The circuit of Figure 1 is one example, incorporating two instances of a force-balance nulling technique. To follow the operation, assume all the switches are open, then close S2 and S3. This engages ultra-precision integrating amplifier A2, forcing A1's output to ground. A1's input offset appears at its +input, and 101 times its offset is stored on C1. Opening S3 allows A1 to function normally again, but with 1µV of effective offset and a drift of about 1µV/second. Now, opening S2 puts feedback resistor R1 in the circuit and causes an output voltage equal to I_{BIAS} * R1 – typically 1mV. Closing S4 and S5 nulls A1's output again, but this time through A3. A1's bias current is delivered now through R2, and stored as a voltage on C2 at 60mV/pA. Opening S4 ends the nulling phase and closing S1 connects the input drive, shown in this case as a resistor under test (RUT) and a voltage source. But while the amplifier is now near perfect, it will not be for long. Drift on capacitors C1 and C2 will require a new nulling phase within several seconds or the amplifiers specifications may degrade beyond those of an unaided LTC6241. Figure 2 shows a much simpler method. Rather than trying to perfect the amplifier, this circuit instead chops the excitation so that the amplifier contributions can be subtracted out. Also, the RUT has been moved to the feedback path so that the output is proportion to RUT resistance rather than RUT admittance. Rise time was measured at 10ms (10-90%) with a 1GΩ RUT, so excitation should be no faster than about 10Hz to ensure adequate settling.

Protecting a High Impedance Circuit

But how can you protect a high impedance circuit without affecting its input impedance? Well, strictly speaking you can't, but you can come close. One of the best ways is to use a series resistor and some series inductance, even if it's just a length of trace. The inductance and parasitics will spread out an ESD pulse and improve the odds that it will jump to the chassis before it gets to anything sensitive. You can further improve those odds by introducing a spark gap in the layout near the connector pin to be struck. This is cheap and effective, but it can cause problems in higher density digital designs. The spark gap re-emits a strong EMI wave (including some nice eerie blue), and I have seen this crash an on-board but distant ‘486 repeatably. Fortunately the hardware was unharmed, so it depends on what level of immunity is specified for the design. In our case this was a failure, as PC reset interventions were not allowed. For analog designs or simple digital designs, spark gaps should not be a problem. Gas discharge tubes are also available as components.

Pretty much anything you do with diode clamps will cause leakage effects. Schottkys will probably be out of the question, as they tend to be leakier. Ultralow leakage diodes are available such as the CMPD6001 series from Central Semiconductor (http://www.centralsemi.com), and the BAS416 from Philips (http://www.semiconductors.philips.com); but the maximum leakage specifications are actually quite high: 500pA to 5nA, and that's at cold. The hot specifications are even worse, often running into microamps. For the lowest leakage, JFET junctions still outperform diodes. The 2N4393 leaks typically 5pA at room and 3nA at 100°C, and is available from Vishay in a SOT-23 package. Compare this to the maximum specified bias current of 75pA at 70°C for the LTC6241. Adding even good diodes or JFETs can cause a significant degradation. Some design work can help offset this problem however. For example, consider the tracking limiter circuit shown in Figure 3. The diodes are back-biased by A2 with the average DC voltage stored on C1. Overvoltages and spikes will be shunted to the reservoir capacitor, but the DC is allowed through (with unity gain). This protects the inputs, and also improves input overload recovery time. Where DC gain is desired, simply short C1 and move the input of A2 to the inverting input of A1. Inverting circuits are easier to protect because the diodes can simply be taken to ground.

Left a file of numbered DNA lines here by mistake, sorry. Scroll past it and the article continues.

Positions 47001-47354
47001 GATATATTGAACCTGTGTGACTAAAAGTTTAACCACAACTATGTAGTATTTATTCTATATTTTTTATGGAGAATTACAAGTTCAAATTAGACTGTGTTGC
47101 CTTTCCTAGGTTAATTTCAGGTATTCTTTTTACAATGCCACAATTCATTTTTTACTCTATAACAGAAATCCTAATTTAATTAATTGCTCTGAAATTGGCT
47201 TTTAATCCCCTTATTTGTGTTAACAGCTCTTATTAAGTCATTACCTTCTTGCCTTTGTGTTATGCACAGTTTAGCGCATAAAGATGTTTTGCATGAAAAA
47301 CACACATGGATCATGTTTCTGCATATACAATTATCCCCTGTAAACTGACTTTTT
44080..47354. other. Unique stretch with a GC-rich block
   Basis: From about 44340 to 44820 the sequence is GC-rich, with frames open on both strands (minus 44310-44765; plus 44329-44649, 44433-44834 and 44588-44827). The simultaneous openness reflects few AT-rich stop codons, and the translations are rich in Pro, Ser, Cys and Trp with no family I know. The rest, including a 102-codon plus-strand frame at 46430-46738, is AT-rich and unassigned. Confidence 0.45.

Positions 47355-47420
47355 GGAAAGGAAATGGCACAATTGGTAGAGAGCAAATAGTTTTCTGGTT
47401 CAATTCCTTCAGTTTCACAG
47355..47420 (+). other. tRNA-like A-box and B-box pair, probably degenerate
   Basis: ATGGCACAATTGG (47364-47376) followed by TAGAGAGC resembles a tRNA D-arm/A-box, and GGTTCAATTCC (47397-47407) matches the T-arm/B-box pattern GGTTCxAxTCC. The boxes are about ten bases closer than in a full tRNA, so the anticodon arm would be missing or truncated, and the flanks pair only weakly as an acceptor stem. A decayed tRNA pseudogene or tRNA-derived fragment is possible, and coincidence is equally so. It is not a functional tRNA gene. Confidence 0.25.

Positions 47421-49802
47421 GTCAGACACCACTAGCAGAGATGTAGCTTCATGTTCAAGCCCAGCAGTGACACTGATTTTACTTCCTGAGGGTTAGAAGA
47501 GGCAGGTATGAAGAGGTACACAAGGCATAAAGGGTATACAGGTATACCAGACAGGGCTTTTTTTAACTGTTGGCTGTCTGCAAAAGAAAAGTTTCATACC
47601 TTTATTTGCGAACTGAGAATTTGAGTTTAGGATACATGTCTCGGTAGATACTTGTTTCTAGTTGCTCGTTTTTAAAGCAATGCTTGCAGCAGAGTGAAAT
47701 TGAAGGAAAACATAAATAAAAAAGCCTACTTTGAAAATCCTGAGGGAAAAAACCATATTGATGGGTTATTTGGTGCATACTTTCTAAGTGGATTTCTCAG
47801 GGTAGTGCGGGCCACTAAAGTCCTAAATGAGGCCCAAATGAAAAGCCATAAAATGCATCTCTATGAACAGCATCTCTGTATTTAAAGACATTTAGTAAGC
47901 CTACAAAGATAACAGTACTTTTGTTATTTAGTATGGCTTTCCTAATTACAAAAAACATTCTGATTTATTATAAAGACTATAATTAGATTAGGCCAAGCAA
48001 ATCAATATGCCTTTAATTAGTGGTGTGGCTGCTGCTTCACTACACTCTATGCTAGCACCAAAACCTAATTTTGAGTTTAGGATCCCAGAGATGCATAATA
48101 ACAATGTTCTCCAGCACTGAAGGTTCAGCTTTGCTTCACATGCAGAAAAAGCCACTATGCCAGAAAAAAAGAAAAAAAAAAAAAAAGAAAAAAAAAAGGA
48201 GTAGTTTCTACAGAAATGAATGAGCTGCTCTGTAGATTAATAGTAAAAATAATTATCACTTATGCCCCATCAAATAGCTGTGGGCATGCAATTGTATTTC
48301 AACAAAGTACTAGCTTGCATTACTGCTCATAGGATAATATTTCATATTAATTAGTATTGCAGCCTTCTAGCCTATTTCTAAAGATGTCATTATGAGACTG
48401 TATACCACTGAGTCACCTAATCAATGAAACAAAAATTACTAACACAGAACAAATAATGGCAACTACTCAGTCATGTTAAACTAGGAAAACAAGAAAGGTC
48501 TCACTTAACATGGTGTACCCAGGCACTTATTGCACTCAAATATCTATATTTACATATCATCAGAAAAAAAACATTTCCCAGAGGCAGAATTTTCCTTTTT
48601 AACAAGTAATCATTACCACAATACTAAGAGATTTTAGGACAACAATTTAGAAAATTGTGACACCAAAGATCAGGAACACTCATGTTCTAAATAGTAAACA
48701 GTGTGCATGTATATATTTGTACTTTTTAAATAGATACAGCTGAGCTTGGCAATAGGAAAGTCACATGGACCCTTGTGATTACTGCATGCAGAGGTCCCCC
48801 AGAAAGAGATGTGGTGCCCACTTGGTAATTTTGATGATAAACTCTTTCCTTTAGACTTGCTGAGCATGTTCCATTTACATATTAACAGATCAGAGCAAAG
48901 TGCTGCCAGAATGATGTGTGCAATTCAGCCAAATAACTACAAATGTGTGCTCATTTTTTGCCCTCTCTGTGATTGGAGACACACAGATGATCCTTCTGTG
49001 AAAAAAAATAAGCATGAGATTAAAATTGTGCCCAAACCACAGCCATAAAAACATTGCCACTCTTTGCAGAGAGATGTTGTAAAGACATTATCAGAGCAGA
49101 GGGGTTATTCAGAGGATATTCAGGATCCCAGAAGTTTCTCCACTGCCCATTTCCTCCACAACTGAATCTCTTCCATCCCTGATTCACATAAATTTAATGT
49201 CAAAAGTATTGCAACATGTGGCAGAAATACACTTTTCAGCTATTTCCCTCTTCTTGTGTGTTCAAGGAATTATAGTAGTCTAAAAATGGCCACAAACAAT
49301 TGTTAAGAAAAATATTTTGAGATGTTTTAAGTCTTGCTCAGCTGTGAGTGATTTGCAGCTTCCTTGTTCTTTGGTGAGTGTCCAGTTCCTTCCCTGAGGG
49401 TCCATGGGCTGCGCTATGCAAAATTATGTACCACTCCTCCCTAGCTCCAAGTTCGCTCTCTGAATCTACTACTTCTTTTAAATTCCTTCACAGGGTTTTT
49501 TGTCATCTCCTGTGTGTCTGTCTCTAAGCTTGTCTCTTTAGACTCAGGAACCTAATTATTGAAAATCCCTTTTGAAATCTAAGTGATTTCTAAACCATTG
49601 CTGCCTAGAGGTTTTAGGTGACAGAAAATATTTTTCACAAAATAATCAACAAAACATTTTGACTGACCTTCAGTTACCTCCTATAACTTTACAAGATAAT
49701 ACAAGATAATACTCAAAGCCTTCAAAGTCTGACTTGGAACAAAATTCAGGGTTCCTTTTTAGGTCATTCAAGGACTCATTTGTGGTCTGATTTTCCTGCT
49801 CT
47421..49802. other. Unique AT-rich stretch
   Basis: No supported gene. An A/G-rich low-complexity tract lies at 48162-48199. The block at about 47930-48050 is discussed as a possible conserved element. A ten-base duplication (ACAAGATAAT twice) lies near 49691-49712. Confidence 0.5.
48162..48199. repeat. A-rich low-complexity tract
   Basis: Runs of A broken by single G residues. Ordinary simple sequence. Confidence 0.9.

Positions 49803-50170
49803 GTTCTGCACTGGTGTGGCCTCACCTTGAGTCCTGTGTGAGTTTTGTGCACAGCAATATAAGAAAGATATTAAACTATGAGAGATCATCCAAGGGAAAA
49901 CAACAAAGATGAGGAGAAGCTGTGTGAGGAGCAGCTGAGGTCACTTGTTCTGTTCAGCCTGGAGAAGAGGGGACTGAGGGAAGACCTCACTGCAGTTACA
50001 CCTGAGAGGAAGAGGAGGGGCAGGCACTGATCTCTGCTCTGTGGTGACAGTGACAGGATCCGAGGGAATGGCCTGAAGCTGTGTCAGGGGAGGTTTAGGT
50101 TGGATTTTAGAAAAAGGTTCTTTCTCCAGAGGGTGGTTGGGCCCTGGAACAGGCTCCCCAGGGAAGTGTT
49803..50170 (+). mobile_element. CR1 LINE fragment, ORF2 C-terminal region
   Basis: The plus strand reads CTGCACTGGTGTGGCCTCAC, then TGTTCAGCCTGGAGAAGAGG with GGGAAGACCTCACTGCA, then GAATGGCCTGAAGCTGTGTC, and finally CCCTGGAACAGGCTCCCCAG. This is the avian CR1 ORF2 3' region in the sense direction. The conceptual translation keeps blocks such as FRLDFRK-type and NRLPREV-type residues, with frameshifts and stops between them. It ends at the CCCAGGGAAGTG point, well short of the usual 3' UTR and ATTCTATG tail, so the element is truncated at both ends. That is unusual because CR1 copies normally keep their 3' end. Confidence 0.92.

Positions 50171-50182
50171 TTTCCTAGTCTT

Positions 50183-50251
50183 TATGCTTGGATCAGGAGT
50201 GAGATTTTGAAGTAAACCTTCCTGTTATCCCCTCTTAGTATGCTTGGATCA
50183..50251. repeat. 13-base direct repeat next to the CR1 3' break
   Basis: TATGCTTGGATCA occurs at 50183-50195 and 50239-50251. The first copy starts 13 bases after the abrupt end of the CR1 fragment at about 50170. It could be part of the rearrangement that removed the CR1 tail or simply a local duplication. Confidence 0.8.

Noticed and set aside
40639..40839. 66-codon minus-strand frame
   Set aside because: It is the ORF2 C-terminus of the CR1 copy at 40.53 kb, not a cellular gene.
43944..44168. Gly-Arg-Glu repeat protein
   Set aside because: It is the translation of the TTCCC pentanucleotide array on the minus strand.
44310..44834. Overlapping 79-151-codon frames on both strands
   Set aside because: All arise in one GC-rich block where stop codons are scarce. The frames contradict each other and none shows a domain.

**Sidebar: Current Noise Measurements**

Measuring something is easy when there is lots to measure, and difficult when there's little to measure. Good FETs have very little current noise, especially at low frequency, and that makes it inherently difficult to measure. At high frequency, FET input current noise rises due to either Miller effects in the drain or tail current noise blowing back through the gate-source capacitance, depending on circuit topology. The fact that there is more current noise at high frequency would make it easier to measure, but for the fact that bandwidth rolls off in any practical high impedance circuit.